Beyond The Wall
One thing led to another, and on Tisha b’Av, Auden’s “Tribute to Melville,” came to mind, “Evil is unspectacular and always human and shares our bed and eats at our table.”
Auden: In my opinion the most heroic living white American is Mr. John Howard Griffin… There is now, it seems, a substance which, when injected into the body, so darkens the pigmentation of the skin that a white man can pass for a Negro. The effect, however, is temporary, so that, when the injections are discontinued, he regains his natural color. These injections Mr. Griffin took, and in his book Black Like Me he has described his experiences in the Deep South as a pseudo-Negro. When the book came out his parents were forced to leave their home town, and Mr. Griffin himself, while traveling in Mississippi, was hauled out of his car and beaten over the kidneys with chains, so that his health is now permanently impaired. (Griffin was Auden’s secretary.)
Horrified as I was, when I first read Black Like Me by the racism, I found Griffin’s return home the most disturbing part of the book – the most pertinent to me:
“The policeman nodded affably to me and I knew then that I had successfully passed back into white society, that I was once more a first-class citizen, that all doors into cafes, restrooms, libraries, movies, concerts, schools and churches, were suddenly open to me. I crossed over to a restaurant and entered. I took a seat beside white men at the counter and the waitress smiled at me. It was a miracle…
“I ate the white meal, drank the white water, received the white smiles and wondered how it could be. What sense could a man make of it?
“I left the cafe and walked to the elegant Whitney Hotel. A Negro rushed to take my knapsacks. He gave me the smiles, the ‘yes, sir -yes sir.’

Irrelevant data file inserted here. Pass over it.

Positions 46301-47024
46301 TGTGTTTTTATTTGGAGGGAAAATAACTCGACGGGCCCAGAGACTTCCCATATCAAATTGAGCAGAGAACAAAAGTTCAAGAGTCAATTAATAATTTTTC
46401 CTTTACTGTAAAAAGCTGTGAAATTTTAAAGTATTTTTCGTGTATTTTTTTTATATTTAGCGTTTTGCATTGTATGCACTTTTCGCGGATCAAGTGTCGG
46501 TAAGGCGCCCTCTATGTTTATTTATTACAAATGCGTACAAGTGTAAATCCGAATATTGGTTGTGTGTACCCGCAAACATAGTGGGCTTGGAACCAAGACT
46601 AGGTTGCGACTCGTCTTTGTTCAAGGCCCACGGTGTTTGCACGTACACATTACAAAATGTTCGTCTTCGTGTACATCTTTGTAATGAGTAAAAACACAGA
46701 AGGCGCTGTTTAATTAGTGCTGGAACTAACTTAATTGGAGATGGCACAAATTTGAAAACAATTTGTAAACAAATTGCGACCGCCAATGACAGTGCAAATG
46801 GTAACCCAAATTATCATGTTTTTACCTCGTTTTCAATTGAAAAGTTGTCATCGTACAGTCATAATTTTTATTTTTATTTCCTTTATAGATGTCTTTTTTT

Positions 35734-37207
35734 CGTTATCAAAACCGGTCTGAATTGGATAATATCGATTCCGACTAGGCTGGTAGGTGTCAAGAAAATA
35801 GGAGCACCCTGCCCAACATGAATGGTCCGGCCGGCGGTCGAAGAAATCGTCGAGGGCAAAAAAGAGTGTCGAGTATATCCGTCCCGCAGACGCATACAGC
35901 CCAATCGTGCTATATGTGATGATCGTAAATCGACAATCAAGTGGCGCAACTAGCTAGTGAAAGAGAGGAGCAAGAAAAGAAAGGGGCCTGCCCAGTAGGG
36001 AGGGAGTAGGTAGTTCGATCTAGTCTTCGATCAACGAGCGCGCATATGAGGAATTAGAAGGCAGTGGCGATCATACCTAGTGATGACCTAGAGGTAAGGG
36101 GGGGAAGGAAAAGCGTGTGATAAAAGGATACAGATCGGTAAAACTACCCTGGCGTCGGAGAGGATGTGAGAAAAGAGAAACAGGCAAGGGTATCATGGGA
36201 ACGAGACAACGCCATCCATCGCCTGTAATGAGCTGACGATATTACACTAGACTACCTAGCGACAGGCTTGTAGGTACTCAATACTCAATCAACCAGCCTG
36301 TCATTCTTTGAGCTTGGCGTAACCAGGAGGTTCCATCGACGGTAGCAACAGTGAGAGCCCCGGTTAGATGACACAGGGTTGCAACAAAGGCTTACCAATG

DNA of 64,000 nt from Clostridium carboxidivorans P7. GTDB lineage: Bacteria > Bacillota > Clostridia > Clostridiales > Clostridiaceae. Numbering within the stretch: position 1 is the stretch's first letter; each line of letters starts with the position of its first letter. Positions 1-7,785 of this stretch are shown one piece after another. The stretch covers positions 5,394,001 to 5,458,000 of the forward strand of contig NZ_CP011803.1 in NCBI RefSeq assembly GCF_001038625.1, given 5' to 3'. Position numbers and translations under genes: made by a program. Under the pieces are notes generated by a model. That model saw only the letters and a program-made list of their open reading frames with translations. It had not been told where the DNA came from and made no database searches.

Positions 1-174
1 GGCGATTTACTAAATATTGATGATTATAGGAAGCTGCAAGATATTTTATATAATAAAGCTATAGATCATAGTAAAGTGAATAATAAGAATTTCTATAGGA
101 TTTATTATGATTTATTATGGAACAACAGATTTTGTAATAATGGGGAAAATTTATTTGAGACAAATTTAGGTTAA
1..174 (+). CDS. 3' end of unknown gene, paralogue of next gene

“I felt like saying, ‘You’re not fooling me,’ but now I was back on the other side of the wall. There was no longer communication between us, no longer the glance that said everything.”
I wondered whether I stood on the other side of the wall.
Do I keep a wall between others and me?
If there is a wall standing between me and certain groups in the Jewish community, there are certainly walls between “Others” and me.
About fifteen years ago, I went to study the methods of a Wilderness Program in the South. I observed as a member of a group had to build four walls around him. Food was passed to him through an opening in his enclosure. All communication was through the walls. As he let down emotional barriers preventing him from connecting with the other members of his group, his counselors removed one slat from his enclosure. Eventually, enough slats were removed for him to be able to freely enter and exits. He let down his internal barriers and his counselors removed exterior barriers.
The exercise seemed like a Succah to me.
It’s inevitable that we create barriers, other than the physical walls of our homes, between us and other people, individuals and groups. We use Yom Kippur to begin to lower those barriers, remove small slats from the Walls of Separation:
Hence, A Succah need not be completely enclosed. There are gaps in the walls and the roof just as there are Gaps In The Clouds.
We prayed intensely during Neilah before we were locked out of the Special Status of Yom Kippur – we cannot segue into Succot while locking out others behind locked emotional walls! The Succah – House of Vision – reminds us that we cannot maintain walls of separation even just in our eyes; the way we look at others.
Perhaps we can begin by removing tiny slats of separation between different people and us.
Perhaps our Succah can be as Abraham’s Tent (Eishel) open in all directions to all who want to enter.
Despite this being a most important year to open our Succah, it is also the year in which it is dangerous to so do, especially during the second wave of COVID infections. Is there a practical way to use the Succah as a wall opener?